Optimizing Immunotherapy in Lung Cancer

Claude Denham, MD, discusses the challenges with immunotherapy in NSCLC cancer, as well as the promise of combination therapy.

Claude Denham, MD

Immunotherapy continues to establish itself in the treatment of patients with non—small cell lung cancer (NSCLC), yet physicians continue to face challenges in later-line settings with resistance, hyperprogression, and optimal responders.

The second-line PD-1/PD-L1 agents in the landscape include nivolumab (Opdivo), pembrolizumab (Keytruda), and atezolizumab (Tecentriq) for patients who progress on platinum-based chemotherapy. The FDA recently approved durvalumab (Imfinzi) for treating those with locally advanced, unresectable stage III disease who have not progressed following chemoradiotherapy.

Moreover, frontline pembrolizumab is also approved by the FDA for patients with metastatic NSCLC who harbor ≥50% PD-L1 expression and as a frontline treatment in combination with carboplatin/pemetrexed, regardless of PD-L1 status, for patients with advanced or metastatic nonsquamous NSCLC.

However, selecting patients for second-line immunotherapy can be challenging, says Claude Denham, MD, because PD-L1 and tumor mutation burden (TMB) are not as reliable as indicators of response. Patients with driver mutations often do not respond as well to immunotherapy in the second-line setting.

Although strides have been made in the past few years, some patients with NSCLC remain resistant to immunotherapy or potentially may experience hyperprogression. A subset of patients experience long-term remission with immunotherapy agents alone, but combinations with immunomodulatory drugs or anti—CTLA-4 agents might hold promise, says Denham.

OncLive: Can you give an overview of your presentation?

In a presentation during the 2018 OncLive® State of the Science Summit™ on Non—Small Cell Lung Cancer, Denham, a medical oncologist at Baylor Charles A. Sammons Cancer Center, discussed the use of immunotherapy beyond the first-line setting in NSCLC. In an interview during the event, he dove deeper into the challenges with immunotherapy in this disease, as well as the promise of combination therapy.Denham: My topic lays the groundwork for a lot of the others—it is the use of immunotherapy, largely anti—PD-1 therapy, for NSCLC. I reviewed the pivotal trials that have demonstrated that this is essentially the standard of care for most patients in the second-line setting for NSCLC, both adenocarcinoma and squamous cell carcinoma.

Which patients will benefit most from immunotherapy in the second-line setting?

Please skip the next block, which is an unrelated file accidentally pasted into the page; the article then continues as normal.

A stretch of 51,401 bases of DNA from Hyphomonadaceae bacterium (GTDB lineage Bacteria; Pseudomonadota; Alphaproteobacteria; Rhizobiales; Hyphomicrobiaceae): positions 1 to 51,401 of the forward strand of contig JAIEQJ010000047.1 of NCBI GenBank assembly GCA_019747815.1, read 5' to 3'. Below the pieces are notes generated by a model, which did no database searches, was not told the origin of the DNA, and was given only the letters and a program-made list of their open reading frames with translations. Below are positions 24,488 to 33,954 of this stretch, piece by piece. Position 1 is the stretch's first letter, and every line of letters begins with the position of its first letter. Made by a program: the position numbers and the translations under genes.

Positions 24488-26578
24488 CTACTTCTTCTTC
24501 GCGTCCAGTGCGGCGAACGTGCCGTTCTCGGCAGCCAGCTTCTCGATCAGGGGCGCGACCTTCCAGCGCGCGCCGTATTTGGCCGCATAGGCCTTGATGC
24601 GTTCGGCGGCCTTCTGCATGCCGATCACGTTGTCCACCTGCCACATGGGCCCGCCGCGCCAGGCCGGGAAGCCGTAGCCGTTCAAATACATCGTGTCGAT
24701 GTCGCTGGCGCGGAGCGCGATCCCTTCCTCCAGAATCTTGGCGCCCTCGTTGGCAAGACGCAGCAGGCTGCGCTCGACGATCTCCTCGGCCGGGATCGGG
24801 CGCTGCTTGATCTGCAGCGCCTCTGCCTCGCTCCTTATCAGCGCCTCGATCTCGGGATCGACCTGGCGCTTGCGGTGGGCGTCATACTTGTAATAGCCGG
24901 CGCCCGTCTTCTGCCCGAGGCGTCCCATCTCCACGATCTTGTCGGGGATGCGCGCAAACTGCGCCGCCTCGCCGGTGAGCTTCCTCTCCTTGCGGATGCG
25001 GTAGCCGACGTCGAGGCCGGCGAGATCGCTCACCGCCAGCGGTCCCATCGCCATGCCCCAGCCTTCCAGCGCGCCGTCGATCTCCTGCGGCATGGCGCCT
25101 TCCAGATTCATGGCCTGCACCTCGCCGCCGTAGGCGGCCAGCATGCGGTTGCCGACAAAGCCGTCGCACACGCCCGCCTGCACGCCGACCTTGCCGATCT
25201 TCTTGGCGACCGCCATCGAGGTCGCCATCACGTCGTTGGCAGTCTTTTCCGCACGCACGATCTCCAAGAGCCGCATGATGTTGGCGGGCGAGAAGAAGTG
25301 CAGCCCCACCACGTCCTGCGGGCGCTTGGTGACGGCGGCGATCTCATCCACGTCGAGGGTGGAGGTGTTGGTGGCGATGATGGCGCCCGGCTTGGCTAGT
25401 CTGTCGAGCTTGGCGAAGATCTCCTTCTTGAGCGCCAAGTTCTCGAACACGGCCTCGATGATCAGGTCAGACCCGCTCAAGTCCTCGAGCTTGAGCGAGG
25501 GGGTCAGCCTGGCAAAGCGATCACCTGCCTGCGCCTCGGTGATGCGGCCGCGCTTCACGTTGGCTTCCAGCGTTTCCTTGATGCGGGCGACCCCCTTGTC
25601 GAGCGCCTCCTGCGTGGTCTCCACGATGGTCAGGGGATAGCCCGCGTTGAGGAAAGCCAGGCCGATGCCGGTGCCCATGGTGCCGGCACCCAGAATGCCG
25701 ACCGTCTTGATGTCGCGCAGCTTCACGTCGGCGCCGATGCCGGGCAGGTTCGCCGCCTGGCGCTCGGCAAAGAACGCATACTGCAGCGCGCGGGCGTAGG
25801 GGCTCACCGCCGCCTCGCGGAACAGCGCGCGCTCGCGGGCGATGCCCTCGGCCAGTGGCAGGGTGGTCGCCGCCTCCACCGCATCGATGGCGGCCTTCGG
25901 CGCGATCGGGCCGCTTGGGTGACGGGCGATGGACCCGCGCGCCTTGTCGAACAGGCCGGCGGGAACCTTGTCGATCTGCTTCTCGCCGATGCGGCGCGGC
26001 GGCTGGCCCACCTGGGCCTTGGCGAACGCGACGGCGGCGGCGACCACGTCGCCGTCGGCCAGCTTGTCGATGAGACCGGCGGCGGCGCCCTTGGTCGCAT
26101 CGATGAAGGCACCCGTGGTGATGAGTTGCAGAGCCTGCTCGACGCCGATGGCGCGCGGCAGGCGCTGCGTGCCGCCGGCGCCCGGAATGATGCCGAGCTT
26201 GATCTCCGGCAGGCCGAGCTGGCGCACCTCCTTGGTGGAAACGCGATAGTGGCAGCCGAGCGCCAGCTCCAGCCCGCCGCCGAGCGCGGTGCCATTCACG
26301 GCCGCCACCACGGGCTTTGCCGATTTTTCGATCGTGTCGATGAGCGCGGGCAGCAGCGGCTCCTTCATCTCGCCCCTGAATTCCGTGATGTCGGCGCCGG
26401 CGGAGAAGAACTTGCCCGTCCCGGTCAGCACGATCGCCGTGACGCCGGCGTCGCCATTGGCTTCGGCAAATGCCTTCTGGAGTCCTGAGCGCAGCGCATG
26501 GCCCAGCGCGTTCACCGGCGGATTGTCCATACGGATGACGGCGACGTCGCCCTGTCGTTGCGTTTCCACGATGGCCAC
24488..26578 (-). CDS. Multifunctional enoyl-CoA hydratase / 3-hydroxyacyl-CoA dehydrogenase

Is there enough evidence to warrant concern about hyperprogression?

What about resistance?

What key ideas should be kept in mind as we explore later-line immunotherapies in the future?

Also, I looked at some of the strategies being investigated that are incorporating other immunotherapies and immunomodulatory drugs, as well as incorporating more conventional cancer treatments such as radiation therapy and possibly chemotherapy.In the second-line setting, we don’t typically use PD-L1 or TMB as a way to predict whether patients should get immunotherapy. The 1 thing that does seem to help us is that patients with driver mutations—EGFR mutations, ALK rearrangements—don’t do as well with immunotherapy as others. Therefore, if a patient has a driver mutation, there are probably better strategies for second-line treatment, such a rebiopsy, targeted therapy, or chemotherapy. There is a correlation between benefit and the TMB and PD-L1, however, so it can still be useful.I absolutely have concern because I have seen it. It is a very striking phenomenon that I don’t think anyone fully understands, but fortunately, it is rare. One of the challenges is that many patients with NSCLC have a lot of smoking-related comorbidities that make separating out the more nonspecific inflammatory events of immunotherapy with hyperprogression or autoimmune-related adverse events somewhat complicated. I had a patient where I could see the trajectory of their cancer change markedly after their first dose of immunotherapy.Resistance is, unfortunately, pretty common. The majority of patients do not respond to therapy. We talked about single-mutation or driver- mutation patients, but in terms of what is happening to the others, I do not think we have a great handle on that right now. We do know that there are certain subsets of patients with certain mutations who don’t seem to respond well to PD-1 therapy. It may be that those patients need an anti—CTLA-4 and anti–PD-1 therapy in combination.Everyone who practices clinical oncology is aware of this new tool that we have in our tool kit. What is so great about it right now is that a patient can be completely refractory to chemotherapy and have dramatic benefit from these agents. Therefore, you no longer have the downcast look on your face when you walk into the room to tell a patient that they have progressed on first-line chemotherapy. This is a tremendous advance in the field of solid tumor oncology.

There is certainly still a lot of room for improvement. Immunotherapy has sort of disrupted a lot of our paradigms that looked purely at performance status or age as a way of predicting who is appropriate for chemotherapy or systemic therapy for metastatic cancers. We have been thinking about this shift in the paradigm with the advent of targeted therapies, which have a dramatic effect in some patients that you wouldn’t historically offer chemotherapy. We are having that same sort of challenge in decision making with the immunotherapies, as well.